2.3 We were also taught the significance of the 'openings' of first encounters with clients, and to give thought to the sometimes tacit and sometimes overt 'contract' both parties were entering into, which in those long-gone days of 'voluntarism', even for Probation clients, would be a 'therapeutic' version of the legal one they had entered into with the court when being sentenced. This 'treatment model' of Probation supervision may have subsequently fallen into disrepute for effectively 'pathologising' low tariff offenders, and the parameters of contracts between researchers and 'subjects' are certainly different to those between social workers and clients, but the concept of 'informed consent', as well as how it might be negotiated, were familiar to me when I changed careers. We were taught too to recognise the importance of the 'closings' of interviews, which might feature that familiar phenomenon of learning what was really the most important issue for the client only as they were half way out the door; and how to 'manage' difficult or burdensome issues and emotions that had been opened up, sometimes by enabling clients, and ourselves, safely to 'contain' them until a later time or setting. I was aware, as a beginning researcher, of the differences between the researcher role and that of 'counsellor', and I do my own 'boundary work' along the line between research interviewing and 'therapy'. The latter is not part of the implicit contract that has been signed up to by research participants, even if they do on occasion exert their own agency to utilise the encounter in this way (the interview sometimes acting to give 'ceremonial permission' (Hochschild, 1983: 68), to men in particular, to disclose pain and vulnerability). Unlike a counsellor, however, I am not going to be around to 'pick up the pieces' if revelations leave interviewees feeling vulnerable and exposed in ways that they had not anticipated, and this has meant sometimes steering people away from making disclosures, no matter how 'juicy' they promised to be. I was taken aback on one occasion by hearing a sociologist of sport tell, in his presentation, of the sexual abuse by their coaches that had been disclosed to him by interviewees - with no apparent sense of what his obligations might be in that situation. We carry a responsibility for what we hear, and some shared 'secrets', as well as having legal implications, call for more than an 'uncontaminated' research response.
2.4 Despite the intrinsic differences between the two fields, however, there is much common ground: formulating and asking open questions; 'active listening'; 'reflecting back' what people have said in order to encourage them to expand on it further, or to check my interpretation of it; 'following their lead' whilst still covering my topic guide; the simultaneous collection and analysis of data in an iterative process; and the treatment of transcript data in a number of different ways, for example, as 'information', but also as 'interaction', as 'talk' that is 'doing' something, and telling us things in the doing - this way of understanding talk having been learnt through guided analysis of numerous transcripts of social work interviews , an approach which left us in no doubt that the interview as interaction is a 'joint production'.
2.5 What has not been 'transferred' is the system of supervision built in to social work agencies, in those days as a support mechanism as much as one of surveillance and control. If we found ourselves as 'repositories' of 'data' (information, accounts, powerful emotions – clients' or our own), regular supervision sessions with one's 'Senior' ('line manager' in current parlance) were designed to help us manage these effectively, and to support our continuing professional development. The fact that such a system does not form part of the social organisation of academic research means that the researcher can end up carrying 'stuff', that is in effect defined as 'extraneous', around with her/him.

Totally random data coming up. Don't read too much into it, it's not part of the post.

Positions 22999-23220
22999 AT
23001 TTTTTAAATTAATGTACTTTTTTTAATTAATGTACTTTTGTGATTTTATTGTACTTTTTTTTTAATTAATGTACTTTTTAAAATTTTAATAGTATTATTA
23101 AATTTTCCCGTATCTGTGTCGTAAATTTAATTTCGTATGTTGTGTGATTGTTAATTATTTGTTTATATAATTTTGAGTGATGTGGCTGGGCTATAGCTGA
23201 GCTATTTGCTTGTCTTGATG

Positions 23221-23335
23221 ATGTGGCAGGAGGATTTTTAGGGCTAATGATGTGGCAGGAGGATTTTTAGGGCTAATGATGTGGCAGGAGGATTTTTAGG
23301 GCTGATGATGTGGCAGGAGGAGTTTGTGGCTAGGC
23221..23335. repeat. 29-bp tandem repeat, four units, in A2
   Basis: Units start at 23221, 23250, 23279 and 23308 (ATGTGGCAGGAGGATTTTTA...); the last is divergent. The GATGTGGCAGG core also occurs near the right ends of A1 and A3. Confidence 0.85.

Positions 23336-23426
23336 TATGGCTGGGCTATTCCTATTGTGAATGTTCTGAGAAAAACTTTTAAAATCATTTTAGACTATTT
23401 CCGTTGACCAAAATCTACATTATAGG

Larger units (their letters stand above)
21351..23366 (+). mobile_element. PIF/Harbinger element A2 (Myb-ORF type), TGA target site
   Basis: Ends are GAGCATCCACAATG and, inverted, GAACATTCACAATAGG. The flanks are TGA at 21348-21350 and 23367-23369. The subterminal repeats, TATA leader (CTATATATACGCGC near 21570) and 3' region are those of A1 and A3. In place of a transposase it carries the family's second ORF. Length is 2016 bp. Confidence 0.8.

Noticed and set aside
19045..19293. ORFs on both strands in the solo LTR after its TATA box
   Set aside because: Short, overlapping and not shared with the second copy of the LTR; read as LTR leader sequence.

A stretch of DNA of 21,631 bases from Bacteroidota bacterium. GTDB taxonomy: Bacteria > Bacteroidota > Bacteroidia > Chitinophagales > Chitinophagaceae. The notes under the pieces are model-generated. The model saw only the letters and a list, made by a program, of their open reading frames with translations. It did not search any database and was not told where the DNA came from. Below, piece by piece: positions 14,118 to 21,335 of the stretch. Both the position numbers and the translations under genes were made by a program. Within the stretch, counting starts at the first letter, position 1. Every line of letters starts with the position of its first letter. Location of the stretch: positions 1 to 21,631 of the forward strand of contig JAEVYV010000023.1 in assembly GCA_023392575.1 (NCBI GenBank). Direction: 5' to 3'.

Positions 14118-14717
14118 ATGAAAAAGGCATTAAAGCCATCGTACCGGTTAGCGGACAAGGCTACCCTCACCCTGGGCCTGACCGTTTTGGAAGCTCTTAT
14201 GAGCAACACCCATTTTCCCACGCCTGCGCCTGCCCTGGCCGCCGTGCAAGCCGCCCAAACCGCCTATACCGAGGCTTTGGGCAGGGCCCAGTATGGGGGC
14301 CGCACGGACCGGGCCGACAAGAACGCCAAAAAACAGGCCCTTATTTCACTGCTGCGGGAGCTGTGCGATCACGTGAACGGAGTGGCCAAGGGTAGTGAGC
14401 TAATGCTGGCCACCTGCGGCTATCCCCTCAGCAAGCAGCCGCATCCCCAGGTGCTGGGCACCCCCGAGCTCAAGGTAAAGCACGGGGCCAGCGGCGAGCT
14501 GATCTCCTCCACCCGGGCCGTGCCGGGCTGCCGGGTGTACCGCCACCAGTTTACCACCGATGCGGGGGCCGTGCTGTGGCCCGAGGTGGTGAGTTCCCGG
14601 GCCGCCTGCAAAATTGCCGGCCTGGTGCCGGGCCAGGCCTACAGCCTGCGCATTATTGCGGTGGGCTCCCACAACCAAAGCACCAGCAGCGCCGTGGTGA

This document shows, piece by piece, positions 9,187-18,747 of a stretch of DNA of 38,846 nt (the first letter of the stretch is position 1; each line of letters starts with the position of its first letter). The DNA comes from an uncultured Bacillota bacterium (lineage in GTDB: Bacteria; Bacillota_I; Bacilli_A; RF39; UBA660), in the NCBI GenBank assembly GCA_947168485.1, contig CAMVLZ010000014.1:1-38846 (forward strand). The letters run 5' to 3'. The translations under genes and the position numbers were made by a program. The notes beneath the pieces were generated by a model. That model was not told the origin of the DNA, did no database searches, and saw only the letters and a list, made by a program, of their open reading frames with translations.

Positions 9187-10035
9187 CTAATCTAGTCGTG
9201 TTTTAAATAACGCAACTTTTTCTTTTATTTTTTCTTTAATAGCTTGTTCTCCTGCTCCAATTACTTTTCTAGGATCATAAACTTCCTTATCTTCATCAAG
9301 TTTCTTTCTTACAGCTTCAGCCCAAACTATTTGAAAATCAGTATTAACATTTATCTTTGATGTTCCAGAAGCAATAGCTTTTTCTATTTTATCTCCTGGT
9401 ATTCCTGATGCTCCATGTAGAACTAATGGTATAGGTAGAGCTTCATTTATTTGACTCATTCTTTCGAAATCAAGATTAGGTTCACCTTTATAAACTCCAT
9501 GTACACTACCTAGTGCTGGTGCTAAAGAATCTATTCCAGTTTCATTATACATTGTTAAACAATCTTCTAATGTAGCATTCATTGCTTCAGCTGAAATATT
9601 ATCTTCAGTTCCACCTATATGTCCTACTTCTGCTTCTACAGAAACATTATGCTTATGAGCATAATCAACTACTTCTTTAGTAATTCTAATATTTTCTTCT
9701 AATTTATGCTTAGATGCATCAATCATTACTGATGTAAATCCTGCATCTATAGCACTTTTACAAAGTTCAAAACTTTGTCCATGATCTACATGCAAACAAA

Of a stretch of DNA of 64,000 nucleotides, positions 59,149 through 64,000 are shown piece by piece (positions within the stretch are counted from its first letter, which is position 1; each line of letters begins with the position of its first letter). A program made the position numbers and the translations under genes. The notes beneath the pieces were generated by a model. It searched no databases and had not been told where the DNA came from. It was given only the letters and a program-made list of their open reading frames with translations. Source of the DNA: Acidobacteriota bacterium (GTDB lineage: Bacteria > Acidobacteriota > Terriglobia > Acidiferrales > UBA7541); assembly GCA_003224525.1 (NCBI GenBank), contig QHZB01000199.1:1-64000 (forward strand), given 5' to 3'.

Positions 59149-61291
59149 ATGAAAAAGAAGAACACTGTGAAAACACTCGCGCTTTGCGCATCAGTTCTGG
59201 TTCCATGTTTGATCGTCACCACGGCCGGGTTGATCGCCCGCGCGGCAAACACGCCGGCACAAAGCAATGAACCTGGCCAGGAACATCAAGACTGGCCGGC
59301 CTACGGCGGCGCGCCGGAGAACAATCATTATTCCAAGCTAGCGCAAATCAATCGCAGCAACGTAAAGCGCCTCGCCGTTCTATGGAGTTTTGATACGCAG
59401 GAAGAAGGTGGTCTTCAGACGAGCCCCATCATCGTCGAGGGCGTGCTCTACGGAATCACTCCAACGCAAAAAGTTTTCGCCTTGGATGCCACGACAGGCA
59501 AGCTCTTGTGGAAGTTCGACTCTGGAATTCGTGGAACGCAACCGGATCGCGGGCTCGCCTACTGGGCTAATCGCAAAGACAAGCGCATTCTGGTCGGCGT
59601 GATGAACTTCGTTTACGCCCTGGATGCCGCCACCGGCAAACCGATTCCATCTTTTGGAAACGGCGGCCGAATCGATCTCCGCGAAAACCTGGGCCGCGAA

2.6 A number of examples from my own practice, of being confronted with unexpected and therefore shocking eventualities, illustrate this. On a 'sociology of food and eating' project, I arrived at the doorstep to discover that my interviewee was a woman of my own age who was paraplegic and severely speech-impaired as a result of a road accident. She was unable to eat 'ordinary' food. It turned out that she had loved food before her accident – choosing it, cooking it, eating it, entertaining. On a project studying a telephone health information and advice service, I interviewed callers. There was no way of knowing the outcomes of individual calls beforehand, and I arrived for one interview to discover that my interviewee's baby, the 'subject' of her call to the service, had subsequently and very recently died. On a project studying the intra-household distribution of income by families in receipt of benefits, I interviewed a young father who was in constant pain due to a back injury suffered as a roofer. He feared that he may never work again, and he disclosed how ashamed he felt that he was no longer able properly to provide for his wife and family. On a study of the use of Problem Based Learning on a new medical course, I did an interview with a GP/facilitator. In telling me a story about being "torn to shreds" by a colleague to whom he had gone for advice and support, his sense of being brought low and made to feel incompetent was palpable. All of these people were keen to do the interview, so what was 'difficult'? Both the handling of the 'interactional practicalities' (getting my 'ear in' sufficiently to understand the speech-impaired interviewee; handling the young mother's distress as she recounted the story of her baby's death; responding appropriately to the young man's need to pause from time to time to cope with the pain he was in, and to the GP now reduced to a cowed and deflated self), and my own emotional responses – to the overwhelming loss each of these people had suffered; to my sense of anger on behalf of the GP whom I had earlier observed in animated action, getting on famously with his student-group, clearly enjoying his work; to (the transference of) his pain to me, reflected in my physical response, after he left the room, of feeling as though I had been hit in the solar plexus and left winded by the blow to 'self' that he had sustained; to my recognition of the fragility of life, and to the fear engendered by the apparent 'arbitrariness' of such losses – none of which I had been able to prepare for, and none of which found their way into any of the project reports, not because they were not illuminating, but because there was no natural 'space' within those projects for them to be represented. One has to do some 'repair work' to one's professional and personal self as a result of such experiences, which can occur on any qualitative research project, not just those explicitly dealing with 'sensitive topics', because in-depth interviews are by definition intimate human encounters.